Why The US Economy Inverted

But first, let’s tackle the obvious question. Why is US labor supply running well below labor demand?

There are two reasons: after the pandemic, prime aged (25-54) workers left the labor force; and older aged (55+) workers retired early, generating millions of so-called ‘excess retirements.’

The economically inactive make no contribution to labor supply. Yet they still consume the goods and services that generate labor demand. This they do by using savings or, in the case of early retirees, by tapping into their retirement assets and income early. Thereby, the plunge in prime-aged labor participation combined with excess retirements caused labor supply to fall well below labor demand.

Subsequently, the plunge in prime-aged labour participation has fully reversed, causing labor supply to recover strongly. But the excess retirements have not reversed and are unlikely to reverse

This means that the strong recovery in labor supply is now exhausted, with labor supply still several million people below labor demand. The economy is still inverted.

US Labour Demand Is Already In Recession, But GDP May Dodge The Bullet

To repeat, US labor demand has already tipped into recession. But in the inverted economy – where labor supply is the constraint on output – labor supply is driving the GDP cycle.

It follows that a GDP recession would require one of two things:

  • Labor supply must outright contract. However, with the recent surge in illegal migration – most of which does eventually get counted in the survey-calculated labor supply – a sustained contraction in labor supply seems unlikely. Of course, this could change under a new Trump administration, or...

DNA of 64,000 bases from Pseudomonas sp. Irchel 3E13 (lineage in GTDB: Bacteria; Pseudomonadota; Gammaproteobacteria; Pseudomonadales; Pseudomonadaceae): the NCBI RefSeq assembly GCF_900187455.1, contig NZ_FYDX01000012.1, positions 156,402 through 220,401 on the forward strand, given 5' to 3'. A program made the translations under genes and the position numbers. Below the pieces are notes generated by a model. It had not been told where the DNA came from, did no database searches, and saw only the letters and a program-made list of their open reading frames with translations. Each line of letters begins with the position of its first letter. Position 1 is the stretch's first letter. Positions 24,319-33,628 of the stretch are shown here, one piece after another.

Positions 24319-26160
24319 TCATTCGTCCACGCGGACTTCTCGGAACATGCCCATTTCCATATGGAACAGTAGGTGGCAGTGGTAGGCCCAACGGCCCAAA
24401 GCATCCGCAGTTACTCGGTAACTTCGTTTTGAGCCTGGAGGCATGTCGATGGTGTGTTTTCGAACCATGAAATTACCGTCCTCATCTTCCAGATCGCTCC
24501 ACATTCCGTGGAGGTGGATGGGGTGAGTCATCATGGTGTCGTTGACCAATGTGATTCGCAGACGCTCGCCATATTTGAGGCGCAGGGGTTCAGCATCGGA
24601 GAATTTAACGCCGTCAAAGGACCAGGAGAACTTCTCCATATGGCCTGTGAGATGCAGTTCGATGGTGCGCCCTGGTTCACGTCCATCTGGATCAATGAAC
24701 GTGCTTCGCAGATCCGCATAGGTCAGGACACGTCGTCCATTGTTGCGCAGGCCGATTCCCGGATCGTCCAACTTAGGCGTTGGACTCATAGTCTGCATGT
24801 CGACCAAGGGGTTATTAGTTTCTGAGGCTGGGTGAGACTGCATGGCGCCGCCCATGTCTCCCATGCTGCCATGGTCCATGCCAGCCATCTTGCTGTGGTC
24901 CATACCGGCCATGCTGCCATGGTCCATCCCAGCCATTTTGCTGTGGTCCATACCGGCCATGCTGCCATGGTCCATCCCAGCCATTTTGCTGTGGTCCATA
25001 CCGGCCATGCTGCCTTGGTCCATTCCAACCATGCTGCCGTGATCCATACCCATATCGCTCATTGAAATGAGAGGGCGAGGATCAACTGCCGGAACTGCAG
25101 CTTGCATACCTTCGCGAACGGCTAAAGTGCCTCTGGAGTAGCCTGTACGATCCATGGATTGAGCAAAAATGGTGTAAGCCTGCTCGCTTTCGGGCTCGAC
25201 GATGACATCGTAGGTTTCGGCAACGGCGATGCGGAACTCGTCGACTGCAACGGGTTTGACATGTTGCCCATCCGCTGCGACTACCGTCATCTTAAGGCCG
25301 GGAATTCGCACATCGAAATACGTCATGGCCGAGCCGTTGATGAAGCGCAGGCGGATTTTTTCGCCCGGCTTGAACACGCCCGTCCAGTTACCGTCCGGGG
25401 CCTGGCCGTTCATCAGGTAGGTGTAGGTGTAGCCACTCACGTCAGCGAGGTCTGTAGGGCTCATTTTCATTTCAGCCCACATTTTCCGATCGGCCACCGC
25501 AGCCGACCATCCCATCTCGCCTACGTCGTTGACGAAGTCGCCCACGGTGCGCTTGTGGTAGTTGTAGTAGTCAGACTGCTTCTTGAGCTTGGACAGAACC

• Labor demand must contract so sharply – by about 3.5 million jobs – that the economy would ‘un-invert’. Once un-inverted, contracting labor demand would once again drive GDP into recession, as in all pre-pandemic cycles.

But if labor demand contracts more gently – as now – then the US economy could experience a sustained labor demand recession without a GDP recession, making it difficult for the National Bureau of Economic Research (NBER) to designate it an official recession.

This ‘halfway house’ in which GDP is not in recession, but labor demand is in recession and gently ‘catching down’ with labor supply is a distinct possibility – because it is the least painful way for the Federal Reserve to steer wage inflation back down to the 3 percent rate that is needed for price inflation to stabilise at 2 percent (Chart 5 and Chart 6).

Yet though the economy could dodge the ‘NBER official recession’ bullet, a labor demand recession combined with stagnant per capita real incomes would very much feel like a recession.

For the stock market, a labor demand recession implies lower profits because it is only when profits come under pressure that labor demand goes into recession. Against this, wage disinflation would allow long-duration bond yields to fall, which would provide some countervailing support to stock valuations. In combination this would imply the stock market was rangebound while high-quality bonds rallied.